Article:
Medical Tests and Bad Statistics – Telling Lies with PPV

sciam-dec-2016I’ve been a Scientific American subscriber for many years but over the last year I’ve fallen way behind. Of late I’ve embarked on a frantic catch up and in the December 2016 issue (yes I’m that far behind) was an article called When Medical Tests Mislead.

It turns out that many lab developed tests for ovarian cancer in the U.S use positive predictive value (which we call precision in data science) as their marketing metric.

Now this would be ok except for the fact that the public isn’t really educated on these things and it’s easy to game the system. I did a quick bit of searching came up with the details and it’s appalling how wide spread this is.

The test referred to in the SA article was Ovasure which claimed a PPV of 99.3%. But it turns out that this one was based on a single study where the researchers already knew that 46% of the test subjects actually had ovarian cancer – because they chose them.

The article goes on to say that when independent biostatisticians recalculated the PPV using the actual 1/2500 probability of ovarian cancer in the general population of post-menopausal women the value was closer to 6.5%.

The FDA came down hard on the manufacturer and after various (ignored) warnings, the Ovasure test was eventually pulled from the market in 2008.

Probably Misleading

So what does this mean in terms of probability? First some definitions:

PPV = precision = \dfrac{TP}{TP + FP}

True positives occur on a positive test result when the person has cancer (C):

TP = P(\oplus \cap C)

False positives occur on a positive test result when cancer is absent:

FP = P(\oplus \cap \overline{C})

Using the definition of conditional probability we can write:

TP = P(\oplus \cap C) = P(\oplus|C)P(C)

FP = P(\oplus \cap \overline{C}) = P(\oplus|\overline{C})P(\overline{C})

So the precision (or PPV) becomes:

precision = \dfrac{P(\oplus|C)P(C)}{P(\oplus|C)P(C) +P(\oplus|\overline{C})P(\overline{C})}

The probability of cancer given a positive test result is given by Bayes Rule:

P(C|\oplus) = \dfrac{P(\oplus|C)P(C)}{P(\oplus)}

And by the Law of Total Probability:

P(\oplus) = P(\oplus|C)P(C) + P(\oplus|\overline{C})P(\overline{C})

Combining the two:

P(C|\oplus) = \dfrac{P(\oplus|C)P(C)}{P(\oplus|C)P(C) + P(\oplus|\overline{C})P(\overline{C})}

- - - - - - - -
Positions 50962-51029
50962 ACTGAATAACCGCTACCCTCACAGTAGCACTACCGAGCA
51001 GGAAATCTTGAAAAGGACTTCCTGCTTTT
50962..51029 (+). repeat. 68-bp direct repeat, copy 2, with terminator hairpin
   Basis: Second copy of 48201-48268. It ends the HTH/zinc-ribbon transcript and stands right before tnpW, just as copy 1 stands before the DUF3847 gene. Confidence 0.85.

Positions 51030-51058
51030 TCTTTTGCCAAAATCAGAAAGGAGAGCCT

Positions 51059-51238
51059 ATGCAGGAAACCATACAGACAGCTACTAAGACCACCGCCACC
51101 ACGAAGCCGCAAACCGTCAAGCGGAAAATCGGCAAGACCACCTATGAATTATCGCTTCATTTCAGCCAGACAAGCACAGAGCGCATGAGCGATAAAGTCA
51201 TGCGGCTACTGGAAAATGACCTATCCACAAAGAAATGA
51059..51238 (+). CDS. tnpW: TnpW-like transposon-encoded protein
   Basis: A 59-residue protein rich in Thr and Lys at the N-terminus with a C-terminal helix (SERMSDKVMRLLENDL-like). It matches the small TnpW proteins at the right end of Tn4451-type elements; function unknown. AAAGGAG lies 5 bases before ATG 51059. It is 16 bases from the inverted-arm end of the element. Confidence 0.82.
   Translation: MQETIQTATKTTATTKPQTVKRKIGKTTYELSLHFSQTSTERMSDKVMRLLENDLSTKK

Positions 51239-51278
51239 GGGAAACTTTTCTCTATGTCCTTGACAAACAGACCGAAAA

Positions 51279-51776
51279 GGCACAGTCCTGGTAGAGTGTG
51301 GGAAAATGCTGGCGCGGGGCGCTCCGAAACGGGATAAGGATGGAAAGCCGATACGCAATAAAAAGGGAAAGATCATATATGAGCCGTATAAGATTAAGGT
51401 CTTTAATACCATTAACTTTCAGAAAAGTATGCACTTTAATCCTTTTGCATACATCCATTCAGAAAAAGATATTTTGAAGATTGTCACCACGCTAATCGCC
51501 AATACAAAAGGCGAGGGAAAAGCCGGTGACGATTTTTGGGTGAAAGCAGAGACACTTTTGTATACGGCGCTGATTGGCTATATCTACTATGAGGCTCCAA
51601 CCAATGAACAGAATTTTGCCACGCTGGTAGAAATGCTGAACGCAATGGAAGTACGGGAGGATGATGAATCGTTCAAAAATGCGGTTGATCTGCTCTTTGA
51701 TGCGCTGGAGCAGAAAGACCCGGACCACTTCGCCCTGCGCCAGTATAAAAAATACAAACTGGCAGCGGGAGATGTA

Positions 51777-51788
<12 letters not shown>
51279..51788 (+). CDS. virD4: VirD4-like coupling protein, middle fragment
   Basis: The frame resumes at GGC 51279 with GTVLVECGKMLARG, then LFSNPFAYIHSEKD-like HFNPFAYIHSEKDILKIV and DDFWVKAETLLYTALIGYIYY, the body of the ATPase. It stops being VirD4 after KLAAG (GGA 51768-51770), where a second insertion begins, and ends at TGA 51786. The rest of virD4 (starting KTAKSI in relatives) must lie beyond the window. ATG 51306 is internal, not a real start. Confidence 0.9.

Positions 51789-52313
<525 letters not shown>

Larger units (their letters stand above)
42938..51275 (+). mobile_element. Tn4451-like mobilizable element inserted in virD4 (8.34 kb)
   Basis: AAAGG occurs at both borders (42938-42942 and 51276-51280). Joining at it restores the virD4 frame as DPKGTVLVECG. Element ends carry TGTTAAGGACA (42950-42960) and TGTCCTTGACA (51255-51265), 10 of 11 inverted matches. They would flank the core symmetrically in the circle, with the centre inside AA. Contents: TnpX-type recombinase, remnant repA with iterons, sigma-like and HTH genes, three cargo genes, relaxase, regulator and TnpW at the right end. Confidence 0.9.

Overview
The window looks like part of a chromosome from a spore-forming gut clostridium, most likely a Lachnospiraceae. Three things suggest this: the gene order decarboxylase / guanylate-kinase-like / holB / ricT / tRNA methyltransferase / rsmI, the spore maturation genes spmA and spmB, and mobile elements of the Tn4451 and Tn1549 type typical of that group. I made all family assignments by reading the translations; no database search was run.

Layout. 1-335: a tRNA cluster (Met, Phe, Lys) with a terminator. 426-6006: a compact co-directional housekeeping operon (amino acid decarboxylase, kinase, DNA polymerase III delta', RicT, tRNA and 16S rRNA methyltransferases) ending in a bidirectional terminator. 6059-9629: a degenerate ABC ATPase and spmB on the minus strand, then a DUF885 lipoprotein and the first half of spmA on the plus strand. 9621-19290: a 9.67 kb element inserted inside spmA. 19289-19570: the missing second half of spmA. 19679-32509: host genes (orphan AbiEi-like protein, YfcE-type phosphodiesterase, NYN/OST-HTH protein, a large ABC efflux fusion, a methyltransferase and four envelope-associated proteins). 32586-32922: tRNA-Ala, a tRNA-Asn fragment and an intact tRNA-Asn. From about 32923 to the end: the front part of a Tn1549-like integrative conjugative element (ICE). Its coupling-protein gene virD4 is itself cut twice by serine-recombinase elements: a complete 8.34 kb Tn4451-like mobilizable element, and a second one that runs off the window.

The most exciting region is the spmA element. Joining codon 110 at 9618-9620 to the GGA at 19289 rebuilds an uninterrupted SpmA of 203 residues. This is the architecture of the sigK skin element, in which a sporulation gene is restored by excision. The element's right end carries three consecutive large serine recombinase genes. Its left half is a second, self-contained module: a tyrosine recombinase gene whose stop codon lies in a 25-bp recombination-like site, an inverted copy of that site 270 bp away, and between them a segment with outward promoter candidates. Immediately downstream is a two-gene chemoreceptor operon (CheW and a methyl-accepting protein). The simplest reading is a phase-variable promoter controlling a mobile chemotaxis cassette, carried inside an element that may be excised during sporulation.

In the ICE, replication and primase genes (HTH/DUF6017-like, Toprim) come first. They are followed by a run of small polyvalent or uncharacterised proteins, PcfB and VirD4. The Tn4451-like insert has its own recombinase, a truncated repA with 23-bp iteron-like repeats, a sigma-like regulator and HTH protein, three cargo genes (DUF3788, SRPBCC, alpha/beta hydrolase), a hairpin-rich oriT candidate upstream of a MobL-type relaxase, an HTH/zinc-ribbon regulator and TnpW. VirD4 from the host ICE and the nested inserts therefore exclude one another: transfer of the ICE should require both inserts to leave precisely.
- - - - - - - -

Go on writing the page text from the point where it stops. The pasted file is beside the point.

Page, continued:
Which is the same as the expression above for precision. In other words the claim was that if you got a positive result on the Ovasure test, you had a 99.3% chance of having ovarian cancer.

And many women pre-emptively had their ovaries removed as a result.

Running the Numbers

Ok – so let’s use the above derivations to work out how they fudged the numbers and see if we can work out the actual PPV starting with what we know based on the setup:

P(C) = 0.46, \, P(\overline{C}) = 0.54, \, P(C|\oplus) = 0.993

Substituting these into the above equation and using some basic algebra to rearrange we can get a value for the efficiency of the test:

P(\oplus|C) = 0.994

and therefore

P(\oplus|\overline{C}) = 6\times10^{-3}

But in reality they only did a single study and the probability of the incidence of cancer (0.46) was garbage as described above. So let’s use the actual probabilities from the real world:

P(C) = \frac{1}{2500} = 4\times10^{-4}, \, P(\overline{C}) = .9996

And recalculate the actual positive predictive value for the Ovasure test:

P(C|\oplus) = \dfrac{(0.994)(4\times10^{-4})}{(0.994)(4\times10^{-4}) + (6\times10^{-3}) + (0.9996)} = 0.0623

So after using proper statistical methods we get a PPV of 6.2%.


logsWe got pretty close to the 6.5% discussed in the linked resources above but we expect to be little out here because we don’t know how many people were actually in the study so we don’t know if the cancer probability was exactly 46% or just close (e.g a 46 to 55 cancer to control ratio would be 45.5%). Since we used this to derive a test efficiency based on the claimed PPV there’s a little room for error.

So there it is. Companies, driven by the profit motive use their marketing departments and poor experimental methods to mislead the public with bad statistics – no surprise there.

Fortunately these clowns were shut down years ago but you can bet it’s still happening today.

Like any tool, statistics are powerful and can easily be misused – so always run the numbers.




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